Faced with the expiration of federal tax credits they deem essential to their industry, biofuels producers are lobbying Congress for new taxpayer subsidies.
Permanent, Higher Subsidies?
In December 2013, Rep. Scott Peters (D-CA) introduced two bills that would continue the federal government’s biofuels industry subsidies. Peters’ “Second Generation Biofuel Extension Act of 2013” would renew the so-called second-generation biofuels tax credit for one year, extending it from January 1, 2014 to January 1, 2015. The bill would also extend the special allowance for second-generation biofuel plant property for the same time period.
Peters, chairman of the Congressional Biomass Caucus, also introduced his “Igniting American Research Act,” which would give permanent status to federal tax credits for biofuel research and development. The bill would also increase the subsidies, known as the Alternative Simplified Credit, from 14 percent to 20 percent.
Like many other tax credits, including the wind production tax credit (PTC), the tax breaks addressed by Peters’ legislation expired at the end of 2013. Congress is debating whether to extend them into 2014 and beyond. Both bills have been referred to the House Committee on Ways and Means, which has jurisdiction over tax bills.
Peters’ legislation enjoys the enthusiastic support of such special interest groups as the Renewable Fuels Association (RFA), the ethanol industry’s most influential Washington-based trade group, and the Algae Biomass Organization.
Meanwhile, the biodiesel industry is pushing the U.S. Environmental Protection Agency (EPA) for an increase in the biodiesel mandate under the federal renewable fuels standard (RFS). Ideally, from the industry’s perspective, EPA would match, if not increase, its 2013 biomass diesel mandate while Congress renews the $1.00 per gallon tax credit for blenders, which, like so many other tax credits, expired at the end of 2013. The biomass-based diesel RFS for 2013 was 1.28 billion gallons and the advanced biofuel RFS was 2.75 billion gallons.
Illusory Job Creation
“The biofuels industry—like all renewables that depend on taxpayer-funded subsidies—cries about the loss of jobs if the handouts are discontinued,” said Marita Noon, executive director of New Mexico-based Alliance for Responsible Energy. “But the jobs ‘created’ by subsidies and guaranteed market share for the biofuels industry come at the expense of jobs prevented and destroyed in the conventional fuels industry. Moreover, by forcing consumers to hand over tax subsidies and pay higher prices for biofuels, the subsidies and mandates kill additional jobs throughout the entire economy.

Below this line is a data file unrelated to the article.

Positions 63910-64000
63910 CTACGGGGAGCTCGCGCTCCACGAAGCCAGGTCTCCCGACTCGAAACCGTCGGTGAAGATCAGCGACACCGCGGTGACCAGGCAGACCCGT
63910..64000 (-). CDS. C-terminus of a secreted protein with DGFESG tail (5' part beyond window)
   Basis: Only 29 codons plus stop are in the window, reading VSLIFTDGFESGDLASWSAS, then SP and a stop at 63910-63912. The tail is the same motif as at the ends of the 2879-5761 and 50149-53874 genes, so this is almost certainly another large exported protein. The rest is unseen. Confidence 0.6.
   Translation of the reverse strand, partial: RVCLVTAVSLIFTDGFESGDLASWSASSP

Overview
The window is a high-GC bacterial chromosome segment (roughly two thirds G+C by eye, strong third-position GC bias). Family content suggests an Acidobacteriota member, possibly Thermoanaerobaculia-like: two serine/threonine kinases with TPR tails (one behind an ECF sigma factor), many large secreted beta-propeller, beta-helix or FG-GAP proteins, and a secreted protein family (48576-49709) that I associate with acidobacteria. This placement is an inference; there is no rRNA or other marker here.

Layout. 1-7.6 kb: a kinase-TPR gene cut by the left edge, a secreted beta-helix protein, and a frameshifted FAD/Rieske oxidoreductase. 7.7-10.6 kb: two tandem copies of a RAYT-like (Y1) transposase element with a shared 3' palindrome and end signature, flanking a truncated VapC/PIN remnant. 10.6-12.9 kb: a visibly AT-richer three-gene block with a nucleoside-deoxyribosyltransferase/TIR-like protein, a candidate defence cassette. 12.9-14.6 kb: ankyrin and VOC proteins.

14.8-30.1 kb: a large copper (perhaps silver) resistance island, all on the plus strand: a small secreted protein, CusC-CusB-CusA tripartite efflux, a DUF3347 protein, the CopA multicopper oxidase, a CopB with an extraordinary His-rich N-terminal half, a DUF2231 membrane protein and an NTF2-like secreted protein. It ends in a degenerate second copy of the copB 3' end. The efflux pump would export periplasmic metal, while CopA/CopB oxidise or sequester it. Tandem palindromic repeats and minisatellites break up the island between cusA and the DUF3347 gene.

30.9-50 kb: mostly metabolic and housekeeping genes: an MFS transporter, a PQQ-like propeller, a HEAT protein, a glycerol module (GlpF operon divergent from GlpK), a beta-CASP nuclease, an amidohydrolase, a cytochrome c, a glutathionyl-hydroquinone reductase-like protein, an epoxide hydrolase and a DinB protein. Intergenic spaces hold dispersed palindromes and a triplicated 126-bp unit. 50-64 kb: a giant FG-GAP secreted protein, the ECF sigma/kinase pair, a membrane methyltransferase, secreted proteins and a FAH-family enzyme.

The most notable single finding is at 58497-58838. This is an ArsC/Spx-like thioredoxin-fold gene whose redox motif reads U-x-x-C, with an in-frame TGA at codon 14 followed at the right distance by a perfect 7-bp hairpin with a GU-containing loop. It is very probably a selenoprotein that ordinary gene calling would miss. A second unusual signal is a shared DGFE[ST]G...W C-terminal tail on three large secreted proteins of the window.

“People who would otherwise have more money to purchase more goods and services throughout the economy can no longer do so because of the biofuels subsidies and mandates,” Noon explained. “The biofuels subsidies and mandates lower our standard of living, as money that would otherwise purchase desired goods and services now must be directed to paying unnecessarily high prices for expensive biofuels. The few jobs created in the biofuels industry don’t nearly offset the even greater number of jobs prevented and destroyed throughout the economy.”
Heavy Environmental Toll
Biofuels subsidies and mandates come at environmental as well as economic expense, new research shows. In a lengthy investigative report published in November 2013, Associated Press reporters Dina Cappiello and Matt Apuzzo documented extensive environmental damage caused by ever-increasing corn-ethanol production.
“As farmers rushed to find new places to plant corn, they wiped out millions of acres of conservation land, destroyed habitat and polluted water supplies,” the AP investigation found. “Five million acres of land set aside for conservation—more than Yellowstone, Everglades and Yosemite National Parks combined—have vanished on Obama’s watch.”
“Sprayers pumped out billions of pounds of fertilizer, some of which seeped into drinking water, contaminated rivers and worsened the huge dead zone in the Gulf of Mexico where marine life can’t survive,” the two reporters observed. “The consequences are so severe that environmentalists and many scientists have now rejected corn-based ethanol as bad environmental policy.”
The Clean Air Task Force, Environmental Working Group, Friends of the Earth, Oxfam America, and Action Aid USA are some of the environmental and human welfare groups urging Congress to eliminate corn ethanol subsidies and mandates.
Bonner R. Cohen, Ph. D., ([email protected]) is a senior fellow at the National Center for Public Policy Research.